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SOLE PROPRIETORSHIP

A sole proprietorship is the simplest form of business registration that is owned by an individual and is considered to be self-employed.

Published by Zoom Startups on 10th November, 2021.


A sole proprietor secures capital, establishes and operates a business, assumes all risks, accepts all profits and losses; and pays all relevant taxes. Any legal obligations arising out of this type of business activity are the proprietors responsibility. All assets, business or personal, can be legally used to discharge the liability. The risks extend even to your personal property and assets. Contact our expert consultant for advice today!

 

As a sole proprietor you pay personal income tax on the net income generated by your business. You may choose to register a business name or operate under your own name or both. If you operate as an individual, you invoice your customers or clients in your own name; if you operate under a registered business name then your clients and customers will be invoiced under the business's name. If your business has a name other than your own, a separate bank account is needed to process cheques payable to your business.

 

Once a sole proprietorship has been established, the business and its owner are considered the same from a tax and legal standpoint.  Owners of sole proprietorships may use professionals to help with the legal and financial aspects of running the company. The business owner or sole proprietor is required to:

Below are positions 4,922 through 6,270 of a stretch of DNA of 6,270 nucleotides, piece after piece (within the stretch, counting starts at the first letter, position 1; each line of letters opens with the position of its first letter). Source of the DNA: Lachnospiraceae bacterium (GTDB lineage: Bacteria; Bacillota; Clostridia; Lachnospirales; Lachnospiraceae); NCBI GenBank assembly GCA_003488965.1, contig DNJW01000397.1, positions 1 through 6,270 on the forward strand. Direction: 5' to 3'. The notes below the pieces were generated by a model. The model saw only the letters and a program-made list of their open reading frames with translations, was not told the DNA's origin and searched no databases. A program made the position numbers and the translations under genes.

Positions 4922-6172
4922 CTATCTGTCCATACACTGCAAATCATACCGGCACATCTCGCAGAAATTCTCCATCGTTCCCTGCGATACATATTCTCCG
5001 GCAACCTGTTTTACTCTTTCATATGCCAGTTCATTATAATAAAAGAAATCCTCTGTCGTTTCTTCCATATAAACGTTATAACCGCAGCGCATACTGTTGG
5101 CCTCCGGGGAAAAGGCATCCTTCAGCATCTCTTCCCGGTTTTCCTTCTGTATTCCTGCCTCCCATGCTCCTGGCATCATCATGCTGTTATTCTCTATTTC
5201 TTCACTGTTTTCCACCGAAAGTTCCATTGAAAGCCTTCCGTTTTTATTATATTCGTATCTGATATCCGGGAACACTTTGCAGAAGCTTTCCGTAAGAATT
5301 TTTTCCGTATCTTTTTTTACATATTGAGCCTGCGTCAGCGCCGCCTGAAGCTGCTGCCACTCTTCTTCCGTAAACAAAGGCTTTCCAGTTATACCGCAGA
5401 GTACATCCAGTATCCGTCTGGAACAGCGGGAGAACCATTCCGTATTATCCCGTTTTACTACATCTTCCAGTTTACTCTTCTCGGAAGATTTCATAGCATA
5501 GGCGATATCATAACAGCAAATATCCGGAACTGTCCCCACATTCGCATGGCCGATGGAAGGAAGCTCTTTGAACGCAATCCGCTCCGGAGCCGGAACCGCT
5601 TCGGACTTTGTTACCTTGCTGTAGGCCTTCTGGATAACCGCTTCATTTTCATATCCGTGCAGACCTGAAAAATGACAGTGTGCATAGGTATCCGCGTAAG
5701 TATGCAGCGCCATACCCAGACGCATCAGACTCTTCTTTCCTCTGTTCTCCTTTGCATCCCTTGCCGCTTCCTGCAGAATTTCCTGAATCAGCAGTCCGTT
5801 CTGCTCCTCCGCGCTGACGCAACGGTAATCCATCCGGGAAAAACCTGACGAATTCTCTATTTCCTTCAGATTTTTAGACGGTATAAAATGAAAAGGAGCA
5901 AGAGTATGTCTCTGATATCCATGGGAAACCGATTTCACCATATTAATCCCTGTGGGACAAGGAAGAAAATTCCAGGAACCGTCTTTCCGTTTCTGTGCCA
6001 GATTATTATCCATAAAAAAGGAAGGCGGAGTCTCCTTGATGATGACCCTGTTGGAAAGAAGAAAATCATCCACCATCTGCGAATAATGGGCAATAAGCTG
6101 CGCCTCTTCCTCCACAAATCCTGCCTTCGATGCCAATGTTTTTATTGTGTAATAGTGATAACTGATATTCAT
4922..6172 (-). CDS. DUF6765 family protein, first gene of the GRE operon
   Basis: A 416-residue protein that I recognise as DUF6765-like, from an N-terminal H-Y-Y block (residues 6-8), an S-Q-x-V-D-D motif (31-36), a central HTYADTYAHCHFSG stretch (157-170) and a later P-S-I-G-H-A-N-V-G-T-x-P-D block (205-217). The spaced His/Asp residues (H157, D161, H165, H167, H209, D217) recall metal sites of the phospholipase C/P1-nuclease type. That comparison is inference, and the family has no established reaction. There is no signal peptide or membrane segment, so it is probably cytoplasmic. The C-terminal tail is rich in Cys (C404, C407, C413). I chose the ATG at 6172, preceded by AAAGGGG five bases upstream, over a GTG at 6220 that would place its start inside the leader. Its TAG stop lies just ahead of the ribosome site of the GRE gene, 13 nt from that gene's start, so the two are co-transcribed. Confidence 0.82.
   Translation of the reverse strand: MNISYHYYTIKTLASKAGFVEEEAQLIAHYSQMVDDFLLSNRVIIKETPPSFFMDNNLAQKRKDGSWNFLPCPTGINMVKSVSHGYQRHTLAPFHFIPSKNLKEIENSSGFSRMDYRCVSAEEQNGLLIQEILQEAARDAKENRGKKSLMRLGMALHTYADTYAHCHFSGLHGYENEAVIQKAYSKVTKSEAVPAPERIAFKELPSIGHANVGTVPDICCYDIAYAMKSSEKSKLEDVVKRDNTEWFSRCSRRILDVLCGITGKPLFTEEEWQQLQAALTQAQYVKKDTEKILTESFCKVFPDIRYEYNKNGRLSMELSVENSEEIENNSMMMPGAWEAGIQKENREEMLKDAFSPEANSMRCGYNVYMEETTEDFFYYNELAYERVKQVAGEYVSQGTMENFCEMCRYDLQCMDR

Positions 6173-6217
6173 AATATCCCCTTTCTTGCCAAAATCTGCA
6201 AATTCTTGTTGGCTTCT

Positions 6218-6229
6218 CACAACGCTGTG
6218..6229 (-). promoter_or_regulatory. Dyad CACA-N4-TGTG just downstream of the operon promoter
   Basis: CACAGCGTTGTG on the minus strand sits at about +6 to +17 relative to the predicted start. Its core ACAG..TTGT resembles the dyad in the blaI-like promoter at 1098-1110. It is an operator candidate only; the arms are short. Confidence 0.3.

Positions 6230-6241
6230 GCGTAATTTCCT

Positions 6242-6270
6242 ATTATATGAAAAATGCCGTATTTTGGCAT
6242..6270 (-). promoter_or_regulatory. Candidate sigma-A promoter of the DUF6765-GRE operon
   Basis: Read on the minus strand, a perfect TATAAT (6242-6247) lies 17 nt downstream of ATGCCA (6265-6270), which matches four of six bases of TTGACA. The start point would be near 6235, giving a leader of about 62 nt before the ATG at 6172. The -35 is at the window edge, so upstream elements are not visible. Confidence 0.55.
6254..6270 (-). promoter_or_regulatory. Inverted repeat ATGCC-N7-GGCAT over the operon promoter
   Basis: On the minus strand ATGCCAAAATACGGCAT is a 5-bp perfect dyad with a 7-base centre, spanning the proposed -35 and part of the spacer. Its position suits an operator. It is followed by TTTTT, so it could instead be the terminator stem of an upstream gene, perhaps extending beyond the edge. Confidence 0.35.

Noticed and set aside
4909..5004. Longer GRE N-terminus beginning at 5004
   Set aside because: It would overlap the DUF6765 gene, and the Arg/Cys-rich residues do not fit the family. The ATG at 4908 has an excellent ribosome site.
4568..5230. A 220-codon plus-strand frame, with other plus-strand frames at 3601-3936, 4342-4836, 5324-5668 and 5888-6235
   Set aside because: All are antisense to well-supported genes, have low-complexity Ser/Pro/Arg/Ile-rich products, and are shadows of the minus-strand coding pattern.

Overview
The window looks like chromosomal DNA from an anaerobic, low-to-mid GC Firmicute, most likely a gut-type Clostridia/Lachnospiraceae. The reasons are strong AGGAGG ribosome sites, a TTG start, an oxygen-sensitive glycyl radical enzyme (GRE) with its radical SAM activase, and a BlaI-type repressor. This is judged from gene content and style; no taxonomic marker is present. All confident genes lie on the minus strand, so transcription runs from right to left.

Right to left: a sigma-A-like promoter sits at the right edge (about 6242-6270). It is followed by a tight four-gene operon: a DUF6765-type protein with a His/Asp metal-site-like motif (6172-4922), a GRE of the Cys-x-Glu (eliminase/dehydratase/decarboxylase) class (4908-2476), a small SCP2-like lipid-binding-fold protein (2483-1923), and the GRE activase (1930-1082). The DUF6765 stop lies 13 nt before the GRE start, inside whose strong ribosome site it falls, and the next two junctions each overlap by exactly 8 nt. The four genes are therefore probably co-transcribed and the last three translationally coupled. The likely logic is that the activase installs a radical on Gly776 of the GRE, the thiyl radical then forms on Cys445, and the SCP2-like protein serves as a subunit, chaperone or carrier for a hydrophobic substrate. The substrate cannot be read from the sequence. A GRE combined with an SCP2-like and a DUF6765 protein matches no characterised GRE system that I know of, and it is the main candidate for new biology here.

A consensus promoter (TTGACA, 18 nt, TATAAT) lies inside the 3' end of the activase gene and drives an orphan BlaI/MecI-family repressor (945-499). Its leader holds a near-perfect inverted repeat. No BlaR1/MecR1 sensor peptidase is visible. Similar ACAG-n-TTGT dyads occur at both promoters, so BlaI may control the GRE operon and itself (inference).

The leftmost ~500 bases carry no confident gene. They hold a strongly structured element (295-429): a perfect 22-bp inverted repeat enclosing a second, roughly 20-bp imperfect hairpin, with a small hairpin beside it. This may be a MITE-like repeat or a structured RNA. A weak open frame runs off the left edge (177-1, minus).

Register a trade name

  Obtain a tax number

  Open a bank account

 

There are many types of roles that can be a sole proprietorship. Farmers, fishermen, consultants, shoemakers and more can be a sole proprietorship. You may need a license depending on what field you're in. Consult our qualified business professional at Zoom Start Ups if you are unsure whether your business requires a special permit.

 

Sole proprietors should fill out a T1 form and benefit return to report revenue and claim business expenses; calculate net income or loss as part of the owner's income. Other circumstances may apply to individual situations which may require a T1 return if the sole proprietor:

  has to pay taxes for the year

  disposed of capital property or had a taxable capital gain

  has to make Canada Pension Plan/Quebec Pension Plan payments on self-employed or pensionable earnings

  wants access to employment insurance for the self-employed

  wishes to claim an income tax refund, refundable tax credit, or GST/HST credit

  needs to claim the Canada child tax benefit

 

If you choose to start or buy a business, choose the right structure for your business; inquire about the advantages of incorporating your business. Prepare a professional business plan that gives you an excellent road map for your company and increases your chances of success with financing. We at Zoom Start Ups we can help make your dream of owning or starting your business a reality!

  • Tags:
    Self-employed